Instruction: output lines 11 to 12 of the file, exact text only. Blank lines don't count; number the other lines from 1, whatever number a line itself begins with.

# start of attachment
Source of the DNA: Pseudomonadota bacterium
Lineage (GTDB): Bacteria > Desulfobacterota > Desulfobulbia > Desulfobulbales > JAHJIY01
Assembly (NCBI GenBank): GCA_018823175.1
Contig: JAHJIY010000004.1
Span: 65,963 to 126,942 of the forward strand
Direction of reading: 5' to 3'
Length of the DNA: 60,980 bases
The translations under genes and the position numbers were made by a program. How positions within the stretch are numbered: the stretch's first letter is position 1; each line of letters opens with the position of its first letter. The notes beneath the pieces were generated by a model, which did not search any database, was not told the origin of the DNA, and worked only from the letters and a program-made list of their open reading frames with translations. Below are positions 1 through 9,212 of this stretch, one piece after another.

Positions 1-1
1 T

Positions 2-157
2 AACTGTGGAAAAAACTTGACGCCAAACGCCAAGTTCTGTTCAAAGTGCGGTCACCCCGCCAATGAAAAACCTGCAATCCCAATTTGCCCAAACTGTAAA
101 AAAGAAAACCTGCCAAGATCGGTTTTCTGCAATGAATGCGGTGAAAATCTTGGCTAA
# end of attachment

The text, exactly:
Positions 2-157
2 AACTGTGGAAAAAACTTGACGCCAAACGCCAAGTTCTGTTCAAAGTGCGGTCACCCCGCCAATGAAAAACCTGCAATCCCAATTTGCCCAAACTGTAAA